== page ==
The actions that need to take place during a refrigerant leak, particularly a catastrophic leak, need to be executed swiftly and effectively. First-responders and hazmat personnel will conduct response actions when called upon the scene. The building or space affected by the refrigerant leak needs to be evacuated, no matter the severity of the chemical leak. The undistinguishable characteristics of the refrigerant leak such as the amount of refrigerant that has been released from the leak, the location of the leak, and who has been exposed to these hazardous chemicals are typically unknown to emergency responders and thus protocol must be taken to secure the safety of all occupants of the incident area. First-responders that respond to a potential refrigerant leak are required to wear Level A chemical protective clothing and self-contained breathing apparatus (SCBA) to protect themselves during the performed rescue. Once the compressor is turned off and the leaking has subsided, the next course of action is neutralizing the area of the chemical leak.
Dangers of a Slow Refrigerant Leak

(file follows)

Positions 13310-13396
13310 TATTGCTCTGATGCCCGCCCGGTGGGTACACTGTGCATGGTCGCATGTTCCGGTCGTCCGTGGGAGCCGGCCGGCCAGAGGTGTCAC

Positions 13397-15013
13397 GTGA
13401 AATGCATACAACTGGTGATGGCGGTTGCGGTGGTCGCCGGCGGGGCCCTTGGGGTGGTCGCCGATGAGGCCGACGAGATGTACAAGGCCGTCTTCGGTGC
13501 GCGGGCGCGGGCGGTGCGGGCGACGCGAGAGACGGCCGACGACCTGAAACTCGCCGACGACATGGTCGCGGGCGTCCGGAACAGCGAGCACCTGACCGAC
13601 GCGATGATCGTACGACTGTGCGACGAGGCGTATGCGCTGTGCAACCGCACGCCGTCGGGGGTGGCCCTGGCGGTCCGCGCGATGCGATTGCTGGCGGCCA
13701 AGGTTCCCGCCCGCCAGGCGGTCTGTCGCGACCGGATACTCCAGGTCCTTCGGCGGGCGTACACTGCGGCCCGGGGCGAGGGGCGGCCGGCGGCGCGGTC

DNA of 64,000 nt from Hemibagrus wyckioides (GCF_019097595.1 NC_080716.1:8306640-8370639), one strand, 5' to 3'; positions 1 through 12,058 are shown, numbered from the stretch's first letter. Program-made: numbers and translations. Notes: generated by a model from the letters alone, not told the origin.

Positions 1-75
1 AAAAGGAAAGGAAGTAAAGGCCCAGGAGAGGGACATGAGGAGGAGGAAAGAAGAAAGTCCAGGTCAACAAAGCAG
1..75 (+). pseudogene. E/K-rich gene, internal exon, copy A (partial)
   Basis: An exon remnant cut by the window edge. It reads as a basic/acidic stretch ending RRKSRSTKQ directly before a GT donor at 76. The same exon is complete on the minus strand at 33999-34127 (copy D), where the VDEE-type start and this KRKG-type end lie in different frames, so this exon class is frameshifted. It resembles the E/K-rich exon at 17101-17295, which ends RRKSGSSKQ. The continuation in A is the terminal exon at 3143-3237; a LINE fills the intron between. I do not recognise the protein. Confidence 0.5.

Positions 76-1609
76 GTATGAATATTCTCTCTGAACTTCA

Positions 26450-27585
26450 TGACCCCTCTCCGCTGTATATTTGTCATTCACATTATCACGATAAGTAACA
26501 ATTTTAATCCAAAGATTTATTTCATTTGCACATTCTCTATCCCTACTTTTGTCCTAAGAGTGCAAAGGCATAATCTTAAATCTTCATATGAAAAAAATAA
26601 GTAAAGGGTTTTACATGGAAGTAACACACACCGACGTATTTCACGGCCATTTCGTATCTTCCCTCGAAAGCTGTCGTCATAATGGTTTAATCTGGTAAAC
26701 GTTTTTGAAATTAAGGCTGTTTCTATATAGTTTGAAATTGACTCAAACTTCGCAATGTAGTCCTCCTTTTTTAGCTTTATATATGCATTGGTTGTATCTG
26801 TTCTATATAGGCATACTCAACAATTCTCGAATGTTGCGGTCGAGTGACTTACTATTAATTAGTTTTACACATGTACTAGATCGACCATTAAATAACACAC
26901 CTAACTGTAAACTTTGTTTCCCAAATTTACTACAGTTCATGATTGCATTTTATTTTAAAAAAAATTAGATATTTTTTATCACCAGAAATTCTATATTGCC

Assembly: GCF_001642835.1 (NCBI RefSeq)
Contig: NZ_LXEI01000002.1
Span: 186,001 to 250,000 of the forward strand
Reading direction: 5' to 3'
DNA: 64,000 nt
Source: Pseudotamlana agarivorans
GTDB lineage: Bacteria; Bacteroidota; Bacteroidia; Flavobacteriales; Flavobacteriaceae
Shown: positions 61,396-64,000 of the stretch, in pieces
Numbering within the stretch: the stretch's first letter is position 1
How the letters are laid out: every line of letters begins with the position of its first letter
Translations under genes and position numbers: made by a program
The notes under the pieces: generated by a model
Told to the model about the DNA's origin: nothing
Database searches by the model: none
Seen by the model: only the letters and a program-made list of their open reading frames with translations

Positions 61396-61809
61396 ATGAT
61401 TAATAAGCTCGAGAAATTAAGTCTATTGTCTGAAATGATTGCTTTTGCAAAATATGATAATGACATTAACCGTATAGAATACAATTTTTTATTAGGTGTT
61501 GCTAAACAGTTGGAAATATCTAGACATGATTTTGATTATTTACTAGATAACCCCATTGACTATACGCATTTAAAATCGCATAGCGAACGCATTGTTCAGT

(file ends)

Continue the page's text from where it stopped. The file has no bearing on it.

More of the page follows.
Slow refrigerant leaks usually occur most of the time and are just not called upon to emergency responders, as people are unable to identify this present leak. First-responders will, however, receive calls about slow refrigerant leaks when the system is in a small, un-vented room that has been experiencing a leak for quite a long period of time. The result of this is that the leak pushes all the oxygen out of the room and can lead to an individual that is exposed to this small area to feel sick or pass out upon entry of this area. When a slow leak occurs like this overtime it can leave significant health risks to any individual exposed as the chemicals will continue to build-up inside the environment making the environment have a high level of chemicals in its air.
Emergency Response Procedures for a Slow Refrigerant Leak
After identification of a small refrigerant leak occurs, the individual will contact 9-1-1 and have emergency responders dispatched out into the area. When emergency responders enter the incident scene, they will take several factors into consideration before deciding how to respond to the refrigerant leak such as the chemical that is at play in the environment, the concentration of the chemical, and what the current situation is inside the contaminated area. It is important for most first-responders to carry a O2 sensor with them in situations like this where you are trying to identify the current condition of the environment before entering the area.